- You have so many projects coming up, how about making some draft notes during your downtime. When timelines get tight, old brainstorming notes can become very useful. Imagine being able to give your boss at least a preliminary plan of action for a new project for which no response was required from you for another week! See, see, your downtime does not have to be unproductive, jump-start your thoughts!
- You read a piece of work from a co-worker/ subordinate which requires a response but the work was so poor you haven’t been able to pull together the right words to respond formally. Use your forced downtime to engage the person on it verbally. Maybe just maybe the brilliance of their thoughts got lost in transmission. It is also a good way to pretend your way out of the real reason for delaying your response. “Hi there Marcia, about the proposal you sent me for the fundraiser, I wanted to catch up with you on it before responding formally…”
- Some managers are required to engage the media on a regular basis and over time the engagements can start to sound like a rehearsed script. Revisit your company’s business and strategic plans and meeting documents during forced downtime to reengage original thoughts and considerations. You will find this allows you to edit yourself when carrying out speaking engagements. Instead of always alluding to the need for better customer service as the reason for the recent technology upgrade, add to the rationale your Chairman’s supporting argument from the Board meeting, that the upgrade was needed to lessen the manual burden on the staff you value so much!
- Top-up your knowledge about the products and services sold by your company, irrespective of what your role is. Accountants in retail environments for instance, can find interesting information from browsing the products stocked on shelves or in storage. It is two days after the month end rush and your company’s shelves are fully stocked with the very expensive foreign cooking oil you pay for COD. Matter of fact, you observed only the day before, a purchase order for an additional ten cases of said oil, why? Forced downtime presents a fantastic opportunity for staff with risk management responsibility to top-up on their knowledge of processes and investigate the workings of related business lines and functions.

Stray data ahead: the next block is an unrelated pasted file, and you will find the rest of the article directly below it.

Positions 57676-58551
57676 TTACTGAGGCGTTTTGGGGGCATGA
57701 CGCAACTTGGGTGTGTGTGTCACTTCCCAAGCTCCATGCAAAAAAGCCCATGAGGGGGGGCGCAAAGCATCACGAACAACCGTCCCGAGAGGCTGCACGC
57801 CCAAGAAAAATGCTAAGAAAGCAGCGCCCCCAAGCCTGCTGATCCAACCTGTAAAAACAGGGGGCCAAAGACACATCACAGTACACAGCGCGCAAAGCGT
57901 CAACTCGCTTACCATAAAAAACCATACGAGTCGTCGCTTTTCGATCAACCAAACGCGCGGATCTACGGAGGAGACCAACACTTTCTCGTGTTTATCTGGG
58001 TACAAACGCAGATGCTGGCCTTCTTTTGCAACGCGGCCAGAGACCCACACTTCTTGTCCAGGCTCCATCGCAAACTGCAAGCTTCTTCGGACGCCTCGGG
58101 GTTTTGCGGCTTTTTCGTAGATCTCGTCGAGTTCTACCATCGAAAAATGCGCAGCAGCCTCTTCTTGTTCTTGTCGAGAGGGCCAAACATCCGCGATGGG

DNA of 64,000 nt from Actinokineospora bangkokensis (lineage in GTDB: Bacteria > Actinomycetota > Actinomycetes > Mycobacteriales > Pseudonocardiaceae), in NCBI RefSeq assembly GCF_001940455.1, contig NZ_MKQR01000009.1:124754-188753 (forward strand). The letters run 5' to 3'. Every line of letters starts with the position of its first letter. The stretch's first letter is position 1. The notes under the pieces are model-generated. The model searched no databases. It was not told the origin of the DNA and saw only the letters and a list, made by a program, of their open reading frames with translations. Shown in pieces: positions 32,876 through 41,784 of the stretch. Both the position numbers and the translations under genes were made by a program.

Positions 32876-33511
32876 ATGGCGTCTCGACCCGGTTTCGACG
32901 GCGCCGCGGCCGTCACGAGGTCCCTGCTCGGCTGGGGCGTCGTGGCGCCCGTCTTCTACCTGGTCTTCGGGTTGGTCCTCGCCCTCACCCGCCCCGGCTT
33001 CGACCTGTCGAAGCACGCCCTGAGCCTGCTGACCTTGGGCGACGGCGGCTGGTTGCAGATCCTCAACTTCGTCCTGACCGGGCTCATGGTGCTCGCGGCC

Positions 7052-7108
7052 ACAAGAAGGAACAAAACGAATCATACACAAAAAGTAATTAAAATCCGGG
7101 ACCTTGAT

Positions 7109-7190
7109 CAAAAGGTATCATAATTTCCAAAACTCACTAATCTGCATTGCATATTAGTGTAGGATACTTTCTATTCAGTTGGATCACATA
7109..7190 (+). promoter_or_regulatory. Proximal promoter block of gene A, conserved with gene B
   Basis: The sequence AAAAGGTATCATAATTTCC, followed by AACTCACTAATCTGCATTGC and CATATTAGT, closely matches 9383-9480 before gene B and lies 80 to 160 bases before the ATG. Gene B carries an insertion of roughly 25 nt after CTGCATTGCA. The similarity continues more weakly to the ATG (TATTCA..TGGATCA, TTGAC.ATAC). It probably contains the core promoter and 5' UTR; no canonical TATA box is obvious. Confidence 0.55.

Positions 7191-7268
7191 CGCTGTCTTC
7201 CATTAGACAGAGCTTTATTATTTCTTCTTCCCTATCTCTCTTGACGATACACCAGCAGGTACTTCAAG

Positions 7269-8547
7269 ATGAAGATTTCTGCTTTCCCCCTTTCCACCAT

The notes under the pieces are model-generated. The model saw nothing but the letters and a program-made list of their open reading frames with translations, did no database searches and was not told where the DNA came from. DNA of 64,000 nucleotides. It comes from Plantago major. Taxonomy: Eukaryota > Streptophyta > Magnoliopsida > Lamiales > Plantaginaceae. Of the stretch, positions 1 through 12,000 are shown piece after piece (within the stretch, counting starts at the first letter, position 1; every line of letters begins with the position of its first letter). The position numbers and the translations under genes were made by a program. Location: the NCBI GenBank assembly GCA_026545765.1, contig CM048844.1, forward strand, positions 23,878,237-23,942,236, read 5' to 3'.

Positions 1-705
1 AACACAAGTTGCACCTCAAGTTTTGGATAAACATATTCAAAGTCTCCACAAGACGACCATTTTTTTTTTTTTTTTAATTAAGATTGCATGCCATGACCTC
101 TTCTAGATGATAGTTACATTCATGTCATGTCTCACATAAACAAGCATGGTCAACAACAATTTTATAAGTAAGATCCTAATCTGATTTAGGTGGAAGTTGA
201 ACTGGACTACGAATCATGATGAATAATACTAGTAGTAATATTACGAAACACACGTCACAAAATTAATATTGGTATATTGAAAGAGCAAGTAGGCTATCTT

- If you don’t have a social media planner in your business/ company, forced downtime is a good opportunity to plan messages. Put pen to paper and schedule the messages when you are back online.
- If you recognize that your forced downtime may continue for a long time, why not ask for time off and go out to take care of errands you may have otherwise had to use productive hours or vacation days to get done? Go out and pay the bills, stop by the big son’s school to have a word with his teacher, visit that government office with the odd opening hours, go browse for furniture, just get something important done!
- A smart business manager will ensure that there is always a reasonably current paper or offline backup of his client list. Conduct a simple random survey and reach out to customers to share information about new products and services or to solicit feedback on their last engagement with the company.
- If you have ‘problematic clients or customers’ have your best CSRs work at targeting these persons with ‘just because’ calls; calls for no specific reason except to find out how the clients/ customers are doing. They will never forget!
Any good employee can satisfy traditional performance measures. What will get you more than a single line of comment on that evaluation and consideration for positions with greater responsibility is the noted effort and initiative you exert when it appears nothing can be done; when you create a performance bar.
C.E. Clarke for Help Mi Consulting